To show uniqueness, one uses (8.1) in the following sense: Suppose that v(xt) is another uniformly spacelike solution of (2.7) which is defined up to a time T. Then by Theorem 5.4, v also satisfies (8.1) for each \(t\in [0,T)\). Therefore, \(u\pm \varepsilon \) can be used as a barrier for v on \(M\times [0,T)\). The maximum principle implies that for each \(\varepsilon >0\), we get \(u-\varepsilon \le v\le u+\varepsilon \). Uniqueness follows from \(\varepsilon \rightarrow 0\). \({\square }\)

Remark 8.2

Statement (8.1) also follows in dimensions \(n=1,2\) but we cannot conclude (i) and (ii) in these cases. These properties are however essential in the proof of the main theorem below. In the case \(n=1\), we give a separate proof that is done in a subsection below.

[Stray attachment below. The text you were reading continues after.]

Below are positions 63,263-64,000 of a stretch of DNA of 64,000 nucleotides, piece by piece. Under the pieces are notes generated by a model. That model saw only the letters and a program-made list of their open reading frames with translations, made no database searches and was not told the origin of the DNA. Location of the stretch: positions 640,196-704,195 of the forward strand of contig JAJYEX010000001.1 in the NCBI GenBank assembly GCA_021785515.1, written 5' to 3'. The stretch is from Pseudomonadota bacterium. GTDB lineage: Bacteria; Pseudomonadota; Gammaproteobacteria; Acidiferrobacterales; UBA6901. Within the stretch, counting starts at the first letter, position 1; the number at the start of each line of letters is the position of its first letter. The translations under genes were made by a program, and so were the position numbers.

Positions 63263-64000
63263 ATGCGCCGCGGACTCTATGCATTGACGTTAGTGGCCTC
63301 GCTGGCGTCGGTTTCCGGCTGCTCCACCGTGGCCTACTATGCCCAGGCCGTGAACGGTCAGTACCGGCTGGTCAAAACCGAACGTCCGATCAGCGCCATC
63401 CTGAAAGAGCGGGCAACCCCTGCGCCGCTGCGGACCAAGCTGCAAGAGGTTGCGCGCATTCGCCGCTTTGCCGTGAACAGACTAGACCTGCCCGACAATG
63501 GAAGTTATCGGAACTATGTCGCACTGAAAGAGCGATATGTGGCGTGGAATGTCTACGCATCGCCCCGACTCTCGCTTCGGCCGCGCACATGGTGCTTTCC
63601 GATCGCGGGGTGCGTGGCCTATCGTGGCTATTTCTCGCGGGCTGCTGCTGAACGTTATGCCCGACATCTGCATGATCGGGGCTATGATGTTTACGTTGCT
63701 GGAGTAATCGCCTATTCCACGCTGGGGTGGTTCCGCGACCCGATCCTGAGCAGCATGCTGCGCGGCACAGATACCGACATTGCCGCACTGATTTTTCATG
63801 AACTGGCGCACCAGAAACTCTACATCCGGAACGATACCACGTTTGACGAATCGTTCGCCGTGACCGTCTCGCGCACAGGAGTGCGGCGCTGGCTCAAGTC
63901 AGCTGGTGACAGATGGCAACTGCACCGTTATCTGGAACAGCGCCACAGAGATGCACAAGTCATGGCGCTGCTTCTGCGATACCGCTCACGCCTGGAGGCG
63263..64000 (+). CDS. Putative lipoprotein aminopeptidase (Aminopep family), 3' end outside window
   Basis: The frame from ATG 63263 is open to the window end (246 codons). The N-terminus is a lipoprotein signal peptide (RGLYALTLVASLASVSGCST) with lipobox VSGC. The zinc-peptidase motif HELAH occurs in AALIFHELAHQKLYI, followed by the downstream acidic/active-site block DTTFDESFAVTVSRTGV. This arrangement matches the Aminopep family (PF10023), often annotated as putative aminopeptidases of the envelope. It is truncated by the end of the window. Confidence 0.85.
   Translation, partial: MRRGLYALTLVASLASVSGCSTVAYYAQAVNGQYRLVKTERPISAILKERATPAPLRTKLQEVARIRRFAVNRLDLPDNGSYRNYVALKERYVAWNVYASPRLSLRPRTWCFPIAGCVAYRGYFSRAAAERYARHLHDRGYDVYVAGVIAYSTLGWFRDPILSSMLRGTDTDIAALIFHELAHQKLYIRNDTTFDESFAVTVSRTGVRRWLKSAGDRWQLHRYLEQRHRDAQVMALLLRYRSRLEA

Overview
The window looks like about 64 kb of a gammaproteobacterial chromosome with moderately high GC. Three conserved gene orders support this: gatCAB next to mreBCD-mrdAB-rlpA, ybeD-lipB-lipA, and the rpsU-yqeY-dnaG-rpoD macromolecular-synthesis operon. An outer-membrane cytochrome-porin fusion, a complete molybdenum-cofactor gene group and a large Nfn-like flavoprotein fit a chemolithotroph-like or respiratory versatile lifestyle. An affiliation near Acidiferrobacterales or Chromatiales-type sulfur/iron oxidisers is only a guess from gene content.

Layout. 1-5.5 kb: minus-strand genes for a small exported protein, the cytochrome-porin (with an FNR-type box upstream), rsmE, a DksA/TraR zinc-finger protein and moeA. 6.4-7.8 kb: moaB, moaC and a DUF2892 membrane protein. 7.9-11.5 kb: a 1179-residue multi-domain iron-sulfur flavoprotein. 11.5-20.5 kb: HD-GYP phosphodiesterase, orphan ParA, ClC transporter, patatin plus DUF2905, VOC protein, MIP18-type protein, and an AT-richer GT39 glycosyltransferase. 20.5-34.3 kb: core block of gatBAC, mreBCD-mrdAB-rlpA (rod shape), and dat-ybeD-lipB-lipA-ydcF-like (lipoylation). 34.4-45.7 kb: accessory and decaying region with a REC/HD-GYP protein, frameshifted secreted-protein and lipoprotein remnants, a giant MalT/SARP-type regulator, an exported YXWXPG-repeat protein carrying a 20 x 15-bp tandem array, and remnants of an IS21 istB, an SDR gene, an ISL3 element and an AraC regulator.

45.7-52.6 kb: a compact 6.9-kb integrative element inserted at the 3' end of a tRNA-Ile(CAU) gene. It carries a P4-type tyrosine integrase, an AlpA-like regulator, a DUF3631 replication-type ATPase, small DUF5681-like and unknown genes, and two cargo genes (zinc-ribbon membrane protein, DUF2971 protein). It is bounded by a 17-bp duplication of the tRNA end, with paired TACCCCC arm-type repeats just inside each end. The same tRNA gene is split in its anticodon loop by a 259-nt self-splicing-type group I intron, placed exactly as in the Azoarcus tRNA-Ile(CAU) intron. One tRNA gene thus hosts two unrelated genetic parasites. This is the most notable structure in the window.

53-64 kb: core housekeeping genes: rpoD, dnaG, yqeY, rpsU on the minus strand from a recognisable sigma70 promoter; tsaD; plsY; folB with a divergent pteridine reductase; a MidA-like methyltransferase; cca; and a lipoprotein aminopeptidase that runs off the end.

Theorem 8.3

Let u be the solution in Theorem 8.1. Then \(u\left( \cdot ,t\right) \xrightarrow [t\rightarrow \infty ]{}0\) uniformly in \(C^{l}\) for all \(l\in \mathbb {N}_{0}\). More precisely, for each \(l\in \mathbb {N}_0\), there exists a function \(v_l:[0,T)\rightarrow \mathbb {R}\) with \(v_l(t)\rightarrow 0\) as \(t\rightarrow \infty \) such that

$$\begin{aligned} \bigl \Vert u_t\bigr \Vert _{C^{l}(M)}\le v_l(t) \,. \end{aligned}$$


First we prove the statement for \(l=0\). Since u decays as \(x\rightarrow \infty \) by Theorem 8.1, we can apply the maximum principle to conclude that

$$\begin{aligned} v:[0,T)\rightarrow \mathbb {R}\,, \qquad v(t){:}{=} \sup _{x\in M} |u(x,t)| \,, \end{aligned}$$